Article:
Pure and undefiled religion before God and the Father is this: to visit orphans and widows in their trouble, and to keep oneself unspotted from the world. (James 1:27, NKJV)
James does not make excuses for the religious person who will not bring his tongue and heart under the control of God’s word (James 1:22-26). With striking contrast, he now identifies the person who is clean and unstained before God. It is the person whose actions match his words and deeds. It is the person who attends to the needs of the homeless and widows. Moved by compassion, this person relieves their suffering as he is able, just like the good Samaritan (Luke 10:29-37). This is not a church-coordinated action, arranged by committee and financed by a church treasury. It is the action of the person whose religion is “pure and undefiled.” This same person is careful to guard his moral purity by withholding himself (or herself) from the defilement of the world (1 John 2:15-16). This person knows he or she lives before the true God who sees every action and knows every thought and motive of the heart. Devote yourself to the pure and undefiled religion that is revealed in God’s perfect law of liberty. Be a doer of its work and you will be blessed (James 1:25).
If anyone among you thinks he is religious, and does not bridle his tongue but deceives his own heart, this one’s religion is useless. (James 1:26, NKJV)
This warning from the inspiration’s pen is penetrating, straightforward and universal in application. It strikes at the very heart of self-righteousness and the hypocrisy it so readily breeds. No one is so greatly deceived as he who thinks he is something when he is nothing (Galatians 6:3). James is telling us that what we think about our personal piety does not make it so. Being actively religious does not insure one’s usefulness and acceptability to God. The heart is deceived that thinks the fruit of its lips have no bearing on its virtue. The tongue that wags with backbiting gossip, profane innuendos or contentious murmurings exposes a heart that is not devoted to God. Such language reveals a heart that is devoted to itself. The heart from which such language spews shows it is willing to hurt others (while justifying itself). We must bring our tongues under control by bringing our hearts under control. We do that by looking into the perfect law of liberty and being doers of the word (James 1:22-25).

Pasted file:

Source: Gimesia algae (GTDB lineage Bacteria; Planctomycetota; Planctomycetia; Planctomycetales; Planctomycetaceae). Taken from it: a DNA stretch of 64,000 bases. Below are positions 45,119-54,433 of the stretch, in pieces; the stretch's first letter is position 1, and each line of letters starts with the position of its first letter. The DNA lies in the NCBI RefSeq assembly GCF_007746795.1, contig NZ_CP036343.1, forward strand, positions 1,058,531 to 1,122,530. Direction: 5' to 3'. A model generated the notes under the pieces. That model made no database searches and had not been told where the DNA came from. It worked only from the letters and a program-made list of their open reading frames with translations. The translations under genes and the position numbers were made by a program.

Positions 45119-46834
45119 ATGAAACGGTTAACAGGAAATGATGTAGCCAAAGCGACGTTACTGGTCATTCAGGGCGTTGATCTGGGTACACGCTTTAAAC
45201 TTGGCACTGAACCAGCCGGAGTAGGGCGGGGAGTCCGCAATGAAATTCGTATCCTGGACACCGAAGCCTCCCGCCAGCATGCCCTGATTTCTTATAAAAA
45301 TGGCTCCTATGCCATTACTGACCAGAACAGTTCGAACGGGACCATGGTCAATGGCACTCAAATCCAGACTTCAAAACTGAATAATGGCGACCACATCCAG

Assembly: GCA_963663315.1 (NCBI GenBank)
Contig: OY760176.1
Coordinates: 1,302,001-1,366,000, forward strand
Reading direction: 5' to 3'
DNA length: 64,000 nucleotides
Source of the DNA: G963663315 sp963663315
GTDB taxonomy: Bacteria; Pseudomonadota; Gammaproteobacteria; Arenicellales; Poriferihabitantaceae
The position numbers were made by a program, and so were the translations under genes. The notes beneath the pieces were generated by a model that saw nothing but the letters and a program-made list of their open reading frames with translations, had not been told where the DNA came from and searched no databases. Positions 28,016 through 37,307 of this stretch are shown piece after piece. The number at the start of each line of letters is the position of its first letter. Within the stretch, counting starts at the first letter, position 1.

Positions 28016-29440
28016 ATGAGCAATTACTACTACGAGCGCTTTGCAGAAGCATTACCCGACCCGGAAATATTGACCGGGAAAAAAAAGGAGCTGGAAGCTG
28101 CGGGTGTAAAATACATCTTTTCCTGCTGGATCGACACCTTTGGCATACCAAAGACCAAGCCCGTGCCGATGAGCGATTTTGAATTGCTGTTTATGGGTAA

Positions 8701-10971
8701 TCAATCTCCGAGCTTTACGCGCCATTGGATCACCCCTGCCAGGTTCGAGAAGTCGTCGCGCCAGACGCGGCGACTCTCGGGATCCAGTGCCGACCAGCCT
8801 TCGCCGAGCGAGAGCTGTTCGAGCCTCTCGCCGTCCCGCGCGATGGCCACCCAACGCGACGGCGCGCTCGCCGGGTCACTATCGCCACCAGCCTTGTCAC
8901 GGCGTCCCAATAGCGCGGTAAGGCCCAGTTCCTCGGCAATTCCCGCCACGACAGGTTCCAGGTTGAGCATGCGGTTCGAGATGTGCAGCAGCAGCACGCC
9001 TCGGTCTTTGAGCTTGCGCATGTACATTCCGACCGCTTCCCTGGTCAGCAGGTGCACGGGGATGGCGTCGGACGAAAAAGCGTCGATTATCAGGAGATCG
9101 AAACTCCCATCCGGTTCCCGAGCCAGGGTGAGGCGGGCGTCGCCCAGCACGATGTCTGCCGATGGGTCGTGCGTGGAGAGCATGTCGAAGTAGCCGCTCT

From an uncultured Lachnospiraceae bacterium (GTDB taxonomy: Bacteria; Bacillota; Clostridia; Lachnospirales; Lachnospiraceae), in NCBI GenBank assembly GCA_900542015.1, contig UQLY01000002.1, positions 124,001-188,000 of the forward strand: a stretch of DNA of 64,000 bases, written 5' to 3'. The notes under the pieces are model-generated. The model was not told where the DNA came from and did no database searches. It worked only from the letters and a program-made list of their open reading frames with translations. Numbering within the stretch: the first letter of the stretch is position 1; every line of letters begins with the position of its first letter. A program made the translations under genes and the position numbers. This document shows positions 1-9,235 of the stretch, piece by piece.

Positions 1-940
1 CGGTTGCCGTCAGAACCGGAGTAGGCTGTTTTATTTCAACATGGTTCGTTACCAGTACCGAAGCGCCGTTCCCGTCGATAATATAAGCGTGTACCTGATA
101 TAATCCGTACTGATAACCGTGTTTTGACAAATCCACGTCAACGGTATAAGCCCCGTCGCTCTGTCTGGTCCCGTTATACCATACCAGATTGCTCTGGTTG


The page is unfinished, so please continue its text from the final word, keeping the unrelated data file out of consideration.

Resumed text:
21 “Do not touch, do not taste, do not handle,” 22 which all concern things which perish with the using—according to the commandments and doctrines of men? 23 These things indeed have an appearance of wisdom in self-imposed religion, false humility, and neglect of the body, but are of no value against the indulgence of the flesh.” (Colossians 2:21–23, NKJV)
People have long taken pride in the creeds they write and the confessions they profess. The traditions of men often and quickly become “the commandments and doctrines of men” that are elevated above the commands of God (Mark 7:1-13). Binding the religious conventions and innovations of men as if they are the will of the Almighty is an utterly futile and fruitless exercise. Worship must be according to truth, not what pleases us (Jno. 4:24). Lives must be holy, not merely adapt to current social norms (1 Pet. 1:15-16). The church is not our plaything, it is the temple of God and must not house idolatrous worship. The traditions of men will never be an adequate substitute for the commandments of God. All who wish to please God will approach Him with humble obedient faith, careful to offer Him the service that obeys His word (Rom. 12:1-2; 1 Pet. 2:5; Matt. 7:21-23).